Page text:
2015 Conference wrap-up (Vincennes University – September 25-26, 2015)
A note from ITMA President, Christina Whitlock:
The 2015 IMTA State Conference in Vincennes was a smashing success!
As your new State President, I want to sincerely thank you for attending. I think we can all agree the weekend was full of new ideas, gracious colleagues, and inspiring artistry. Each attendee brings original insights to the conference experience, so I appreciate your commitment to attend. It wouldn’t have been the same without you!
I’m sure you’ve been busy buying Post-It notes and washi tape like crazy (thanks to Diane Hidy), and I know Logan Skelton has us all ready to teach more Bartok. Vincennes University proved to be incredible first-time hosts (thank you, Matthew Latta, Lisa Miller, and Claudia Bossard!), and Caroline KyungA Ahn’s commissioned composition When the Ocean Speaks blew us away.
A few follow-ups:
- If you have conference photos to share, please send them to me. Members of the IMTA Board of Directors can upload them directly to our DropBox account, or you may reply to this message.
- I would love to collect a few Conference Reflections to include on the IMTA website. If you feel so moved, please reply to this message with a brief write-up of your Conference experience. You might find yourself published on the website soon!
Please spread the word of your positive conference experience to your friends and colleagues. I hope to see many of you at the MTNA National Conference in San Antonio (April 2-6)!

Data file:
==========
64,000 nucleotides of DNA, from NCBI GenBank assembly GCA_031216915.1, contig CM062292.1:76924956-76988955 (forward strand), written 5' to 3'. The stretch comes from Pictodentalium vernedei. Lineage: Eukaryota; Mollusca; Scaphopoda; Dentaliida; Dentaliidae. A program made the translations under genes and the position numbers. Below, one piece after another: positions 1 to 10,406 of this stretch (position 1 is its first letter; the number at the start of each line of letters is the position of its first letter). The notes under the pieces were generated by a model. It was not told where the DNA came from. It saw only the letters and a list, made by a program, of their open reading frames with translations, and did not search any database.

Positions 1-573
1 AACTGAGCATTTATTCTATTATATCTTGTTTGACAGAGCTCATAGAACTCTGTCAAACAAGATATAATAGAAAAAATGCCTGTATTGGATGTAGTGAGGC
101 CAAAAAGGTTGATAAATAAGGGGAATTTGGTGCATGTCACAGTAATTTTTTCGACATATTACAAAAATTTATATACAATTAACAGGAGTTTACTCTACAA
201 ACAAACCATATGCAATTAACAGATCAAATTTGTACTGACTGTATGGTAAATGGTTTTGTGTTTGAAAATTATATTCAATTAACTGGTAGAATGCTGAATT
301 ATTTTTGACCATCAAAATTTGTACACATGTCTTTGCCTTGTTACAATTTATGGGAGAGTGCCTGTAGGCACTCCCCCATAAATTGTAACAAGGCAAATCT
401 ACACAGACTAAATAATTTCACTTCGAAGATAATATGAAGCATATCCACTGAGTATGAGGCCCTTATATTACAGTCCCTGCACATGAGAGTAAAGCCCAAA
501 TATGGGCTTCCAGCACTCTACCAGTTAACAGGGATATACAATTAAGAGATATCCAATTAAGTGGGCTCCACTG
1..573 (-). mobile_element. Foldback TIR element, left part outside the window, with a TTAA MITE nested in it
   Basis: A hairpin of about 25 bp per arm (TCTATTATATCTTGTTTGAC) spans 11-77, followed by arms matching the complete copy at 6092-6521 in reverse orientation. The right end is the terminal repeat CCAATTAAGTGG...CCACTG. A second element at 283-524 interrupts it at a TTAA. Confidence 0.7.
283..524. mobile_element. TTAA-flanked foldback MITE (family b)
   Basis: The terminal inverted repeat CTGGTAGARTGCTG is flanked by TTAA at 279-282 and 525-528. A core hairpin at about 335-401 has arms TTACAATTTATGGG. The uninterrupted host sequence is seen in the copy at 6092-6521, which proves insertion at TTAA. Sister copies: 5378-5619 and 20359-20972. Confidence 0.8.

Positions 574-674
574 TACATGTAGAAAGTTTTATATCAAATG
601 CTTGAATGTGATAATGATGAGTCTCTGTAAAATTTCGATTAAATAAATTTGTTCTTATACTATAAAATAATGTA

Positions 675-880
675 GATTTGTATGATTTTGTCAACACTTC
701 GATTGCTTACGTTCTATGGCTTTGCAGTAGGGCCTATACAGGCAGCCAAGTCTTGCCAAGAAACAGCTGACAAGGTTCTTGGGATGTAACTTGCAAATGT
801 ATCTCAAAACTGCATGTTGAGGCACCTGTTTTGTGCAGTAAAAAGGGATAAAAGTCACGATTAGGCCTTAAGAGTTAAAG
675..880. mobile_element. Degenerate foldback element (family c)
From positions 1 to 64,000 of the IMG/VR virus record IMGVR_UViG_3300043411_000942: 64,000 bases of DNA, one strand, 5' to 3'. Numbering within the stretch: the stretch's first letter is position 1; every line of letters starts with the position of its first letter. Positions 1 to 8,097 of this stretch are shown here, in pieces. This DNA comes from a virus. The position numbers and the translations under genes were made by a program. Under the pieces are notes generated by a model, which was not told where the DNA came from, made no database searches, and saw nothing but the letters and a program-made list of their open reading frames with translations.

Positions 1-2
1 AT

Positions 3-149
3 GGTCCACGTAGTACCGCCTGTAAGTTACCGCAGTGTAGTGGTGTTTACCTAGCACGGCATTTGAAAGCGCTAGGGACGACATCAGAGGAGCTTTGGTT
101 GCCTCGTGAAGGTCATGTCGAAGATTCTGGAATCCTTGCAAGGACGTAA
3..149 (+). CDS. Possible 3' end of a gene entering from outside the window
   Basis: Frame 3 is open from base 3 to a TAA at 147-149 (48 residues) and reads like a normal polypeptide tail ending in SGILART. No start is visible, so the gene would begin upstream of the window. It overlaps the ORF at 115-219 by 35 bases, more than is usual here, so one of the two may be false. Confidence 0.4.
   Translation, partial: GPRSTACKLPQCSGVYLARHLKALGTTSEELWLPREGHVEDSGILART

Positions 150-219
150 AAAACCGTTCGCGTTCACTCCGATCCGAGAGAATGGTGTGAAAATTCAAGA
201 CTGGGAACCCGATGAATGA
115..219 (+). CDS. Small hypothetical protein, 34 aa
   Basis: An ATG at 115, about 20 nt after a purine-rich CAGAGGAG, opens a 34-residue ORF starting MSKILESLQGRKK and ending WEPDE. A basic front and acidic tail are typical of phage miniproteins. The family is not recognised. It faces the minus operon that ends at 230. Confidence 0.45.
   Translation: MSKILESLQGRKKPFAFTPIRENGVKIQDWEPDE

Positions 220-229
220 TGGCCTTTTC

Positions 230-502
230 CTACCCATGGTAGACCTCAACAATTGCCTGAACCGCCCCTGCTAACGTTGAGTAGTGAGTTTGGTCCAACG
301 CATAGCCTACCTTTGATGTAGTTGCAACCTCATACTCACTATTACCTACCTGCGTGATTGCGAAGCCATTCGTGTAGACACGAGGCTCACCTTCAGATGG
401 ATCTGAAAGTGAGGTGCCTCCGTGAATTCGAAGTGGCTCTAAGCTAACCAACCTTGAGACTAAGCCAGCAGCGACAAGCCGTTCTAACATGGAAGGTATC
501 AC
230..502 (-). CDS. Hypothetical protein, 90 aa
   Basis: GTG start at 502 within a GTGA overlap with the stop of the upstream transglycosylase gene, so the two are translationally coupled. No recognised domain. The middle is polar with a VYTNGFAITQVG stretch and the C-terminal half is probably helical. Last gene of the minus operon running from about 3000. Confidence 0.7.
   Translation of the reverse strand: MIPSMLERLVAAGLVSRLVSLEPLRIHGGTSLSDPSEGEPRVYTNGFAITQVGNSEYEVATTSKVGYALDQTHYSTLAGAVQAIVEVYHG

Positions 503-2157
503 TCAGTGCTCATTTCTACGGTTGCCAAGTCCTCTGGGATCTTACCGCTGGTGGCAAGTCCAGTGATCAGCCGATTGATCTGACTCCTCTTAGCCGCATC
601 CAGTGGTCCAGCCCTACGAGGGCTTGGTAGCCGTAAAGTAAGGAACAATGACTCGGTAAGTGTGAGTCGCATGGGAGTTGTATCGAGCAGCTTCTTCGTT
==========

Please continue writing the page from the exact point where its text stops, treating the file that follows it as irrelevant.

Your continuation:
Visit the Photo Gallery to see more images from this year’s conference.
Reflections from attendees:
There was an obvious theme throughout every presentation and performance at the 2015 IMTA State Conference at Vincennes University. Music is powerful, music is joyful, music allows us to express ourselves – it unites us in spite of our differences. As performers and teachers, it’s our job to demonstrate this power to students by tapping into our own creativity and inspiration for life long learning.
We celebrated 90 years of life and 50 years of teaching with member Lois Clous – a perfect exemplification of life-long learning. Our piano clinician, Diane Hidy reminded us music is not taught for a “competitive advantage”, but to foster a “form of expression.” Interspersed with her brilliant, fun and creative ways to make music learning easier, Diane reminded us to take time to know our students, to meet them where they are, to be excited about what they’re excited about. Keynote speaker, Greg Gilpin urged us to spread joy, to see ourselves in our students and to “play well with others”. Our conference artist, Logan Skelton exemplified the power of expression through a stunning recital performance and instilled in us new joy for the music of Bartok. He left us with these powerful words to explain Bartok’s weaving together of folk music in his compositions – Bartok thought his job as a composer was to “bring together the brotherhood of all people in spite of war and conflicts”. Lastly we connected, not only with new ideas, but with each other – we shared stories, we shared teaching ideas, we enjoyed the incredible hospitality of Vincennes University, we laughed and most importantly, we left renewed, feeling fortunate to be part of such an incredible community of music teachers and ready to breathe new life into our teaching.
As a newly teaching piano teacher, I found IMTA to be an invaluable experience which I intend to repeat annually. Not only was the conference well-situated, well-organized and well-run, but the content was everything I had hoped it would be. The master classes of Logan Skelton, the teaching tips from Diane Hidy, the insightful exhortations from Greg Gilpin, web resources from Amy Chaplin, and the kinesthetic advice from Natalie Wood, Lori Rhoden, Kate Boyd and Vicki King were all extremely valuable. Add to that the myriad tips from fellow attendees, and you have a “must-see” event. Kudos to IMTA for a rich and productive conference.”